“You and so many others keep trying to help me. It’s like life rings are getting thrown at me from so many directions. I’m overwhelmed. And I almost feel like drowning just to get you to leave me alone!” he told me one evening.

I told him I appreciated knowing that he feels smothered by us.

“I feel like I’ve never done anything on my own. I wish you guys would throw me out so I’d be on the street and prove that I can make it.”

“I get it that you want to prove that you can make it, Blake. It just makes me wonder, does the only way you’ll be able to take charge of your own life and make of it what you want have to involve living on the street? Or can it happen with a roof over your head and food to eat?”

When our therapist heard Blake’s reasoning for continuing to resist getting better, he commented, “I guess you’ve got a lot of evidence to prove that continuing to drown does not get people to back off.”

Then he kicked the hubby and I out of the therapy office and met with Blake alone – which was actually quite nice, oddly enough.

In the Community

While Blake was begging for us to leave him alone, the community came calling. Thirty-six hours after the Las Vegas shooting, a colleague reached out. At least ten members of our community had been shot. Many more had been at the Route 91 festival.

“Can you let me know of any Las Vegas debriefing sessions in {our community}? I have one client who was there…another coming in. You are so connected. I know you may hear of something.”

Up until that point, I’d felt helpless. As a psychologist, I know the effects of an event such as this, but I didn’t know how I could help. Suddenly, I knew. I contacted our local community mental health center, a place I used to work and serve on the board of directors. I asked whether they would be offering any community support events. Two days later, I found myself on a panel discussing ways to cope, how to help our children, what we might expect in the days and weeks ahead.

The next thing I knew, I was publicizing support events to our local mental health community, listening to survivors’ stories, showing up on the local news, and connecting those with the resources to those who needed it. Someone added me to a Facebook group for survivors and helpers. There are nearly 350 people in that group. How did so many of our community members happen to be at this event? It felt like a mission. I became consumed with helping.

…And then I kind of crashed. I don’t know if it was compassion fatigue, but I needed to disengage for a bit from the tension in the house and the craziness in the world.

New Life

Just when I felt at my lowest, nature sent me a gift. I stepped into our backyard just before a meeting and was greeted by two, silver-dollar sized baby box turtles. For a moment, my heart raced with joy. Three months ago, I watched in amazement as my thirty-something-year-old turtle laid a clutch of eggs and buried them in her enclosure. Now, two hatchlings sat in the yard, covered in dirt – a beautiful reminder of how life renews itself. A chance for me to step back and breathe.

When OCD Seizes Religion

There is a lot written about Obsessive-Compulsive Disorder and religion. Heck, some of the earliest recognized forms of OCD were in religious circles: people who were constantly in confession, people who said prayers over and over until they got them just right.  At conferences and workshops I’ve attended on OCD and religion, the guiding principal has been that one must respect a person’s religious values and practices, while helping them to separate out that part which is OCD. What, however, is to be done when being religious is all about OCD in the first place? Let me explain.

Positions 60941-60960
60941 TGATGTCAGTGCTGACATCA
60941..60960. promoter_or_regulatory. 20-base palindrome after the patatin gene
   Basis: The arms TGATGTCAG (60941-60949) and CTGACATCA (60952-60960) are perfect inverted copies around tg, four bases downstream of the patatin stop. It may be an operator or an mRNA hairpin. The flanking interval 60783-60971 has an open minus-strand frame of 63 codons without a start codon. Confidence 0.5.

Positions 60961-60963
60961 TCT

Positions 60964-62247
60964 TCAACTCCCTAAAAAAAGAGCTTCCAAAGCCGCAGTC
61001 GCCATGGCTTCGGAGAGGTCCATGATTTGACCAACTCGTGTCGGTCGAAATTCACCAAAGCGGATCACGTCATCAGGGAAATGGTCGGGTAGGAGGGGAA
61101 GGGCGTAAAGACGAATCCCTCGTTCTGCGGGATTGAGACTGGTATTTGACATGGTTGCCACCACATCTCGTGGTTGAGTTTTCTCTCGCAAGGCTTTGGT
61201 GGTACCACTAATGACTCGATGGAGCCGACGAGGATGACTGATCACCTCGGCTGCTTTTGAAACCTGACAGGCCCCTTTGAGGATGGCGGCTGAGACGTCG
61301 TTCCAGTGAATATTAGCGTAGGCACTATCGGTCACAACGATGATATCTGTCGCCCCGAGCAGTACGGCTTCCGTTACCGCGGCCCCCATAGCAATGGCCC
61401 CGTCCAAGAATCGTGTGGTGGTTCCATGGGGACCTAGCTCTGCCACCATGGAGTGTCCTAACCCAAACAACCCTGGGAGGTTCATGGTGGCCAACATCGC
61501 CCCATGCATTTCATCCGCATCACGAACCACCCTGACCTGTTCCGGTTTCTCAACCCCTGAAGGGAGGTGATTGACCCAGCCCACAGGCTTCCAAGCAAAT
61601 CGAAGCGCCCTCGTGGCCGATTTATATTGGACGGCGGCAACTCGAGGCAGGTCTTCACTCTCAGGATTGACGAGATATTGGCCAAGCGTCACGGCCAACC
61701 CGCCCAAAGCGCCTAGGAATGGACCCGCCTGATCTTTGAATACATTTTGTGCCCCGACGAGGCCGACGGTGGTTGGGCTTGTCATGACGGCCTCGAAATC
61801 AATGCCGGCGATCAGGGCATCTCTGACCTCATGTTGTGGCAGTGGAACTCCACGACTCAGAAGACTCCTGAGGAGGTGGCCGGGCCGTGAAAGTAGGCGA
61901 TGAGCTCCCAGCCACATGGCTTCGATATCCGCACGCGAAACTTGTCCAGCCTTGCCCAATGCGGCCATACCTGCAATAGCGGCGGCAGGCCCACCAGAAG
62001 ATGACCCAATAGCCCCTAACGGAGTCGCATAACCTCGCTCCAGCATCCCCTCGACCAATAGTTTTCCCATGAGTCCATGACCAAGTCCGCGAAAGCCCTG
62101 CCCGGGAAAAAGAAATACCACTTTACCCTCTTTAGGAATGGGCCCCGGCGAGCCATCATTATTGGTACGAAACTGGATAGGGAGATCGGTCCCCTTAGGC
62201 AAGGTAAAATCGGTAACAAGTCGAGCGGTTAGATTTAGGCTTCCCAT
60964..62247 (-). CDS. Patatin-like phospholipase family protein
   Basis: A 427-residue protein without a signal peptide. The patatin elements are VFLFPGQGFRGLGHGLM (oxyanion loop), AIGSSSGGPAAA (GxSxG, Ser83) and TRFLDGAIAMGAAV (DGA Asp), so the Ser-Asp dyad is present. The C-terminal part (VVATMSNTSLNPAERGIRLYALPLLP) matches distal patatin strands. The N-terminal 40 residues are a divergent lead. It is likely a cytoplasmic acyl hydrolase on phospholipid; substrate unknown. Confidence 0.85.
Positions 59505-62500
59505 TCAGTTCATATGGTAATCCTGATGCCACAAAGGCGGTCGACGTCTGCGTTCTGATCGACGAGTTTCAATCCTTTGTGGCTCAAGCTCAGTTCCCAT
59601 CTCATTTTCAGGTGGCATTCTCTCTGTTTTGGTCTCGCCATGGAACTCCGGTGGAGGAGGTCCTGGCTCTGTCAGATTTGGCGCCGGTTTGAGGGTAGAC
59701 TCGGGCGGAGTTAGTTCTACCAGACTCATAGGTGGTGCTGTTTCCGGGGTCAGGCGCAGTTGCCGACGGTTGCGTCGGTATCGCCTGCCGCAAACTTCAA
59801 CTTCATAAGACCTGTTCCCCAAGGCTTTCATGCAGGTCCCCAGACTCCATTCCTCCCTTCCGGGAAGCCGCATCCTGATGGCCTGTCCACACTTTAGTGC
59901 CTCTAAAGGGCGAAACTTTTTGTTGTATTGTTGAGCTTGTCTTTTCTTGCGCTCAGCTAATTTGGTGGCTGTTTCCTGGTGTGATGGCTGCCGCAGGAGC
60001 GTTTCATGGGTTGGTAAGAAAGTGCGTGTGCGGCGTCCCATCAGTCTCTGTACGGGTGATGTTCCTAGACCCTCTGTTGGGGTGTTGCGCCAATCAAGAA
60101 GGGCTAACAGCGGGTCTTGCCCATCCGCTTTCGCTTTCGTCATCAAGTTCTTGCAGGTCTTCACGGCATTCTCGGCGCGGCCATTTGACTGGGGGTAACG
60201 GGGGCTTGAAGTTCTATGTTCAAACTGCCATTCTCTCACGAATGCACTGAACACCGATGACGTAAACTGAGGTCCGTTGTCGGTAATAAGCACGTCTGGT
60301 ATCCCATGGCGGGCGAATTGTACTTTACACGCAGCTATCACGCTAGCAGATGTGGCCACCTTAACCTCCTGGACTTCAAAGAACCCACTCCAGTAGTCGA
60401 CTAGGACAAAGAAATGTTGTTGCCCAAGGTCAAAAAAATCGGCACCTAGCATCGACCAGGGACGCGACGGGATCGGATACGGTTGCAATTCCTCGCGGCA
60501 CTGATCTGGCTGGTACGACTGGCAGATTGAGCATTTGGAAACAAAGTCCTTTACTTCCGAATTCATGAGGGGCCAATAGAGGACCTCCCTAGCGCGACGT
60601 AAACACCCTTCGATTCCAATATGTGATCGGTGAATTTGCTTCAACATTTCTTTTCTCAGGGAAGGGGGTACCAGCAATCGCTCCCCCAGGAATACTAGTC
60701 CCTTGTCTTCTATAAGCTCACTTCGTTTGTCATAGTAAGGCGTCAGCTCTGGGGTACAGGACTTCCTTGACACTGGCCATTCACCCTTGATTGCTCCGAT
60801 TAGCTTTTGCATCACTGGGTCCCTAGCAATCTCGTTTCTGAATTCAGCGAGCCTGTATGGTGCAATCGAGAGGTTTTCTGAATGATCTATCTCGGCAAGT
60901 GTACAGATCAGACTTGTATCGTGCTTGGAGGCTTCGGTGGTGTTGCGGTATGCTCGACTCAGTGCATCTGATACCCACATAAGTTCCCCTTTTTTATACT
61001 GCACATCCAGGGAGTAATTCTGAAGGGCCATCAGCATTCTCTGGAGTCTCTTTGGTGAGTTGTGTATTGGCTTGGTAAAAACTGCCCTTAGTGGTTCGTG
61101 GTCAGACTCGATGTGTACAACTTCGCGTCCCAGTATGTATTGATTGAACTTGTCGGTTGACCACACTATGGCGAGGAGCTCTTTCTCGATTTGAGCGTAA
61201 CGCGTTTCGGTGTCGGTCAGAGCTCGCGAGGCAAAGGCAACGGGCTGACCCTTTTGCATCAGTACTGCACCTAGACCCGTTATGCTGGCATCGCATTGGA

Blake became religious about six years ago. Our family certainly identifies with our religion. We celebrate holidays, we do attend some services, and the hubby and I enjoy learning and studying about our religion. However, there are very few who really know us who would describe us as a devoutly religious family. That’s why it was a surprise to many when our son became very religious.

The hubby and I believed Blake’s fast journey to religious observance was OCD driven, with fear being the motivating factor. Blake contended that was not true; he professed that he was doing this out of desire and wanting to learn  more.  Still, he repeated prayers, he stressed about the way he observed, and he was overly punitive to himself when he made a mistake in observance. We consulted with mental health professionals and religious authorities to help separate out what was OCD and what was true observance. I embarked on learning more about my own religion in order to keep up with what my son was doing. We were welcomed by those who were more religiously observant and who graciously accepted Blake into their midst. It was a fascinating journey.

Still, although Blake found some happiness in being religious, I often observed that it seemed like torture. Instead of his finding meaning in his observance, he spent many nights awake, crying in despair because he couldn’t believe enough – couldn’t answer whether the Almighty was actually there, or whether he had completely changed his life in vain. The hubby and I were concerned that Blake’s flight into religion might eventually lead him on a path in the opposite direction.

And then, the confession…

It wasn’t a confession in the sense that people with OCD often confess. I mean, Blake didn’t come to us to clear his conscience or to get reassurance. One tortured night a couple of months ago, as he sat with tears in his eyes, he told us the truth that was in his heart.